If there's one thing most women agree on, it's the fact that going for the routine mammogram is about as distasteful as doing the annual tax return -- which may be one reason fewer and fewer women show up for it. Back in 2000, 70 percent of women in the US had regular mammograms, but that figure slipped to 66 percent by 2005, and the downward trend continues. Plus, a huge study reviewing Medicare records of 146,669 women nationwide found that far fewer actually had mammograms than claimed they did, dropping the real percentage to more like 61 percent -- which leaves almost 40 percent of women without screening.
The fact that so many women forego mammograms has experts worried. To counter the trend, researchers at Kaiser Permanente's Research Center in Portland, Oregon, instituted a program of intensive reminders, including postcards, automated phone calls, and personal calls reminding women to make an appointment. The approach worked, with women hounded by the "mammogram police" 1.5 times more likely to book their exam than those who got no special reminders.
"If this was widely used we believe we would be able to detect 25,000 additional early breast cancers in the U.S.," said study director Dr. Adrienne Feldstein. And yes, from the standpoint of garnering participation, the effort seems encouraging, but the real question is whether or not mammograms actually are as important as the medical establishment makes them out to be.
Actually, mammograms are nowhere near as foolproof as the doctors would have women believe. A 2006 study found that fully one-third of all women interviewed were convinced that mammograms could invariably detect all cancers, no matter how small. But the truth is that 20 to 30 percent of the time, the mammogram can miss tumors. Sometimes it's because of size, and sometimes, according to radiologist Dr. Marilyn Roubidoux of the University of Michigan, "The issue isn't that these cancers are small, but that they are hard to see. Some breast cancers just hide. You can't see a seagull in a cloudy sky." Plus, the rate of false positives, by some estimates, is as high as 90 percent or greater.
It's this reality that provoked Emory University Assistant Director of Imaging, Mary S. Newell, to say, "I think we have oversold mammography to some degree. It is a good test. It has decreased breast cancer deaths in women who get annual screening, but it is not a perfect test. We need to be very upfront with people about that."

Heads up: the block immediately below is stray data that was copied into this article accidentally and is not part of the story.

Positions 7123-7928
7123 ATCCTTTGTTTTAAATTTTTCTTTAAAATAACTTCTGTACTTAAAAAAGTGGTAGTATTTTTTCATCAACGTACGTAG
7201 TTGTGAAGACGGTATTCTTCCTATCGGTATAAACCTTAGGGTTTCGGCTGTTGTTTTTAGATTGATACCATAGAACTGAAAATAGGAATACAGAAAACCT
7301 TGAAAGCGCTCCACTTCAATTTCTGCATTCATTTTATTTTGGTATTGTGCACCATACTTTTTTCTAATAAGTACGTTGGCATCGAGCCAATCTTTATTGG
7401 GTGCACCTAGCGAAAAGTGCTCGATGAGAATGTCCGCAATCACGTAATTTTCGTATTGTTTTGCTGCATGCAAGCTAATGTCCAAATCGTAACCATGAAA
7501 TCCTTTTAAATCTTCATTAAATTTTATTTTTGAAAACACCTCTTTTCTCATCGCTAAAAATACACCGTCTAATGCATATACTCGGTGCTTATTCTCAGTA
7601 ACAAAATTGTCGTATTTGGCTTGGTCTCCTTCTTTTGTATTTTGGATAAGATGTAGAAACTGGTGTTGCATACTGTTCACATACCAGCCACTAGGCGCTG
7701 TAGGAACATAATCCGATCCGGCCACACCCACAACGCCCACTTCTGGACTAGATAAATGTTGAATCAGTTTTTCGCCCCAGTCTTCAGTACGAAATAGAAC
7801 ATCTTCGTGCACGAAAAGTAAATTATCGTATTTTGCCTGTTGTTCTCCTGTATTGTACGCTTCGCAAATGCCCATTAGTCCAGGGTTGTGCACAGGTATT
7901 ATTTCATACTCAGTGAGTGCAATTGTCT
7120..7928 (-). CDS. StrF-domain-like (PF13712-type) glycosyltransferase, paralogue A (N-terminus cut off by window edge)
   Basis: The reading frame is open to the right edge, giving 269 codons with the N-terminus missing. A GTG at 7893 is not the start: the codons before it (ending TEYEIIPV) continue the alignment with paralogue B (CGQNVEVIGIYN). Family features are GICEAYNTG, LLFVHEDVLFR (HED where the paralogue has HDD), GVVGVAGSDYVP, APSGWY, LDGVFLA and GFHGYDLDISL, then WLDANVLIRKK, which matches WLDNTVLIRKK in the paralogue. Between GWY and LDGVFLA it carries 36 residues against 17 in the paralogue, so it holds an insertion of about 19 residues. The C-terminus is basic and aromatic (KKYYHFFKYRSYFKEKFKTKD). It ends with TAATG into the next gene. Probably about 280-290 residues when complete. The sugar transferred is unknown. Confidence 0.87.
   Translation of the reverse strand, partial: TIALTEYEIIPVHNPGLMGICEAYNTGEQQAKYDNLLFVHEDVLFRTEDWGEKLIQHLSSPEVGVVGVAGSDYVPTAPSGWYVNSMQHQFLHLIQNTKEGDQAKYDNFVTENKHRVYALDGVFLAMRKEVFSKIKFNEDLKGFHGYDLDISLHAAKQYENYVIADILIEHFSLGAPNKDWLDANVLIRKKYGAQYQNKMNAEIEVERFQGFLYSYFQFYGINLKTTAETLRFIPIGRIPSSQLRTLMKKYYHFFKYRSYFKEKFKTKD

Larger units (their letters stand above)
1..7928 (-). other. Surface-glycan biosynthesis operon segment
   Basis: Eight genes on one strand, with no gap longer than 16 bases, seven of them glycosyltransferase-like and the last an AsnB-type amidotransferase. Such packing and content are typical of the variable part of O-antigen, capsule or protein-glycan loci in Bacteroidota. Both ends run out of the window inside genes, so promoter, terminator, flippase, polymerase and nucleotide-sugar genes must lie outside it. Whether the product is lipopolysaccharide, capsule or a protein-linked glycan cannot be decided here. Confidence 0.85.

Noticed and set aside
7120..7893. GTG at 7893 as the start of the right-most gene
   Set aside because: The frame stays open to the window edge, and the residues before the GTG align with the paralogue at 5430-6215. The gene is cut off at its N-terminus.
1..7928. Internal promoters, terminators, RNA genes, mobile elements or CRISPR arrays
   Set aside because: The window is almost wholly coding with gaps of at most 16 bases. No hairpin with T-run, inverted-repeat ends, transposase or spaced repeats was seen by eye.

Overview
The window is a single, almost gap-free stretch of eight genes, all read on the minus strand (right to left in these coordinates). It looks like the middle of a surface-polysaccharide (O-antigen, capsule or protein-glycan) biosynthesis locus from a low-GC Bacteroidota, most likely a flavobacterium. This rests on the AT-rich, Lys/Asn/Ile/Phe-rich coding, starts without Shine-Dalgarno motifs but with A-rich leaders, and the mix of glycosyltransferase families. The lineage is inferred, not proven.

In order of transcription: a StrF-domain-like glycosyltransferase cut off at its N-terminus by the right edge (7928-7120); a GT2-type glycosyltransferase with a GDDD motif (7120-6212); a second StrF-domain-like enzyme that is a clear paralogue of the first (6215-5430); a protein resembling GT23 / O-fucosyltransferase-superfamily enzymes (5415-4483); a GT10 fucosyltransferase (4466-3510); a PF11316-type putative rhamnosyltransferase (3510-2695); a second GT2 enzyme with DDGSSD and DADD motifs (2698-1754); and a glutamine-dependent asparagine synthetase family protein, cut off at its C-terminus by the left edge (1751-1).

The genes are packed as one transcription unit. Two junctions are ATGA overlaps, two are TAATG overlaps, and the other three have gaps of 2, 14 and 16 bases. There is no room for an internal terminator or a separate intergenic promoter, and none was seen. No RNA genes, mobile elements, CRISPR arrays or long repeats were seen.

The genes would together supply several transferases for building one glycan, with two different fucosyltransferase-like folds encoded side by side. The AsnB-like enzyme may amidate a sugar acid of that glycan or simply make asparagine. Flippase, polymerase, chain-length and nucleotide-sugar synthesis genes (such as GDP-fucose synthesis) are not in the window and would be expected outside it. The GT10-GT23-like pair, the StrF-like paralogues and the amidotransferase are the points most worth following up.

You can bet that's not the message given to the women getting hounded by the reminder notices. Nor do they get told about the fact that studies show mammograms may actually trigger breast cancer in women with susceptible genes. The study, out of Johns Hopkins in Baltimore, found that women who carry the BRCA gene, which puts them at increased risk for breast cancer early in life, sharply increased their chances of developing cancer if they followed the recommended protocol of having annual mammograms early in life. For every 10,000 women who underwent five mammograms between ages 24 and 29, an extra 26 developed breast cancer. The risk declined as the women aged: between ages 30 and 34, mammograms triggered an extra 20 cancers and an extra 1 for women in their late 30s. The experts say that mammograms would have to reduce breast cancer mortality by 51 percent to counterbalance the risks of the screening for women between the ages of 24 and 29, and they don't come close, leading to the conclusion that the risks far outweigh the benefits for this age group. And even for older women into their 30s, the benefits appear marginal. In fact, when you combine the increased risks of breast cancer from regular mammograms with the increased risk of cancer from hormone replacement therapy, you come to the unmistakable conclusion that much of the increase we've seen in breast cancer in the last 50 years is a direct result of medical intervention. That's unsettling!
What about those who don't carry the BRCA gene? At least some experts think mammograms, in addition to being unreliable, pose a danger to all women. The four films shot during a mammogram expose women to 1000 times more radiation than they would get during a chest x-ray. Experts warn that pre-menopausal women increase their risk of cancer by two percent for each mammogram, so a woman having annual screenings over a 10-year period reaps significant exposure to radiation, increasing cancer risk by 10 percent. Also, where early breast cancer exists, the compression applied during the mammogram can disperse cancer cells and make the cancer spread. Plus, studies have shown that the incidence of a common form of breast cancer known as ductal carcinoma in situ (DCIS) has skyrocketed by 328 percent since 1970, with 200 percent of that figure as a direct result of the introduction of mammography. And, mammograms often detect cancers too late, because the tumor grows so fast once detected, or grows too slowly to be detected early enough. In fact, a 2001 study found that "there is no reliable evidence that screening decreases breast cancer mortality -- not even a tendency towards an effect."
The fact is that safer options exist. Instead of mammography, women can have screenings using thermography, which is superior at finding early tumors and at detecting risk. The procedure is relatively safe, though not foolproof, and many insurance companies still won't pay for it. Still, it's a relatively cheap procedure averaging about $200, and if you have the money and want to be screened, it's a less risky option than mammography.
But the truth of the matter is that when it comes to breast cancer, you may have a lot more control of the situation than doctors would have you believe. To learn more, check out Breast Cancer Observations.